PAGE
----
Explaining the Challenge

What is the history reading challenge?

The challenge I originally set myself is to read at least twenty-four books (two every month!) covering historical and cultural topics from each of the seven continents in 2013.

I still hold to the same standards as I did in 2013. Books can be not strictly history, but they must be nonfiction: biographies are okay if suitable in scope, but historical fiction doesn’t count (no slight intended, Outlander fans). Also, life is too short to waste it on somebody’s political agenda, lousy prose or lazy research. Consequently, I will post only about books I think have some merit. Unfinished books don’t count in the tally.

Why do it?

My formal education in history ended at the U.S. borders and went from Amerigo Vespucci to the American Civil War. This tiny sliver of recorded history reflected the legacy of the outdated, isolationist worldview my school district propagated. Foreign nationals I’ve met whose level of education is similar to my own have a much more complete sense of how the world fits together. It embarrasses me. Plus, I love to travel, and I want to understand the significance of what I see. Finally, I’ve just gotten bored with most fiction. Compared to actual events, the plot arcs in most trade fiction are predictable–some notable exceptions, obviously, but whatever paperback you’re likely to grab on the concourse before your flight, well, you can probably guess the killer’s identity already.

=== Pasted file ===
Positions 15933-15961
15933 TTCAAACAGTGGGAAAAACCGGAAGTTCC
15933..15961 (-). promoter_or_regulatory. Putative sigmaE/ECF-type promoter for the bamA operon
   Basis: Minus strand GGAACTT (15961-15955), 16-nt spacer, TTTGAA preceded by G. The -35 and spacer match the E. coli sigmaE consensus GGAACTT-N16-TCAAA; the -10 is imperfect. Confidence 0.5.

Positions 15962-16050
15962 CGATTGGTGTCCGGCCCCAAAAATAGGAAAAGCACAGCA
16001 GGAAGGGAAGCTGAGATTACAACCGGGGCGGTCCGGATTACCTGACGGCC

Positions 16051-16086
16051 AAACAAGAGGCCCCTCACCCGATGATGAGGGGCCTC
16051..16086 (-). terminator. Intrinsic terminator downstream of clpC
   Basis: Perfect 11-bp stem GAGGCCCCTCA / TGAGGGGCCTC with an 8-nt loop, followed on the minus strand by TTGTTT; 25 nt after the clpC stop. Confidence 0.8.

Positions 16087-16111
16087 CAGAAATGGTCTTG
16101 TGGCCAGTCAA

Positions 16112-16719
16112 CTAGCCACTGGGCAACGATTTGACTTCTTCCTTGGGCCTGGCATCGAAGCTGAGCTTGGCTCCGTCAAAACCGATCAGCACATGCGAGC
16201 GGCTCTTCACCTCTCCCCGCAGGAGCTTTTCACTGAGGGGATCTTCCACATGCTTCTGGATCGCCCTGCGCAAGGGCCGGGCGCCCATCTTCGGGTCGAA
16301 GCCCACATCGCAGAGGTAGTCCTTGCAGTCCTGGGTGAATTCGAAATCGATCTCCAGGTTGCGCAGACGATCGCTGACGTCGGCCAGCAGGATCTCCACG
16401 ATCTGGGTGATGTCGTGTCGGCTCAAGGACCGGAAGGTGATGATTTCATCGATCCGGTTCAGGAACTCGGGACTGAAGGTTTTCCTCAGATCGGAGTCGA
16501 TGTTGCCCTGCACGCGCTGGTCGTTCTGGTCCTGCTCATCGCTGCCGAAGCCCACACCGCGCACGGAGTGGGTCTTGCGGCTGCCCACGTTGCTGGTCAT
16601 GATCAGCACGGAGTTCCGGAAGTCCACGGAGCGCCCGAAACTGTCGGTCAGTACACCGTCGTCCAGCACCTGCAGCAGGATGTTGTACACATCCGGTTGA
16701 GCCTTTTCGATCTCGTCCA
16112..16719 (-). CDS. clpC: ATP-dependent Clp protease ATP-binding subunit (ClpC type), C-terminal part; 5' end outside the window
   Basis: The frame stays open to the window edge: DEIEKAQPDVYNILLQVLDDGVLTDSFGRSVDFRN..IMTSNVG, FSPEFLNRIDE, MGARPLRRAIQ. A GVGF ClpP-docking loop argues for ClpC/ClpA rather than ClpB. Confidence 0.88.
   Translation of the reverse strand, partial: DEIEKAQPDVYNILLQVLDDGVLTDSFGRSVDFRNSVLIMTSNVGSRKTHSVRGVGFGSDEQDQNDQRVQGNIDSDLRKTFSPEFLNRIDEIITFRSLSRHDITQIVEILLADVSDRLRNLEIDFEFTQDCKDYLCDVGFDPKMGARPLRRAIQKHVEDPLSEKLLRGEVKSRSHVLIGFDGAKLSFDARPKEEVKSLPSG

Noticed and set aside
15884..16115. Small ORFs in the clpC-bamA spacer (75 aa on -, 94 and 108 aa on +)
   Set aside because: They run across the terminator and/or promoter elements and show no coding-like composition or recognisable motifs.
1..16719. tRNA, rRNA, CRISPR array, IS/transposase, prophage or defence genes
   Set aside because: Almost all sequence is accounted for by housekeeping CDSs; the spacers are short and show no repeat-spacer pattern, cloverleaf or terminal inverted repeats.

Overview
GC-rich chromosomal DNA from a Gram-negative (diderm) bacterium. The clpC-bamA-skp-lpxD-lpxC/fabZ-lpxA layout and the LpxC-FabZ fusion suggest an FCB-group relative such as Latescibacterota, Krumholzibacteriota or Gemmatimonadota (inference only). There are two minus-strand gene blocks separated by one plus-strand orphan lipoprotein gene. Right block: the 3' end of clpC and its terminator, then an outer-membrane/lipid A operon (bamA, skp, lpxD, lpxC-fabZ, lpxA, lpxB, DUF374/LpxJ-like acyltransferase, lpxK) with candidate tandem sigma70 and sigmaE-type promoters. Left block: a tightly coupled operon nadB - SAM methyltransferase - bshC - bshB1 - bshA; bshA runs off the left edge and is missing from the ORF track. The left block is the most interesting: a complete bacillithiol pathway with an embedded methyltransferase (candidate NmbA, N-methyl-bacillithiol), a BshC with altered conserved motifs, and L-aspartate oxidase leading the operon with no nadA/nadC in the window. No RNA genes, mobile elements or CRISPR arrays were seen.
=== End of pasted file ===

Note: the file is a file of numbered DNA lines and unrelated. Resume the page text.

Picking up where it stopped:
You finished the initial challenge in 2013: now what?

Watch for some format changes. Now that I don’t have to keep count of the books I’ve read, my blog titles to begin to include some hint at the topic to be covered. Continent still will show up, like always. Also, I’m looking into other ways to provide other kinds of content (e.g., PDFs) related to my book reviews pertinent to book clubs or classrooms–suggestions here are welcome!

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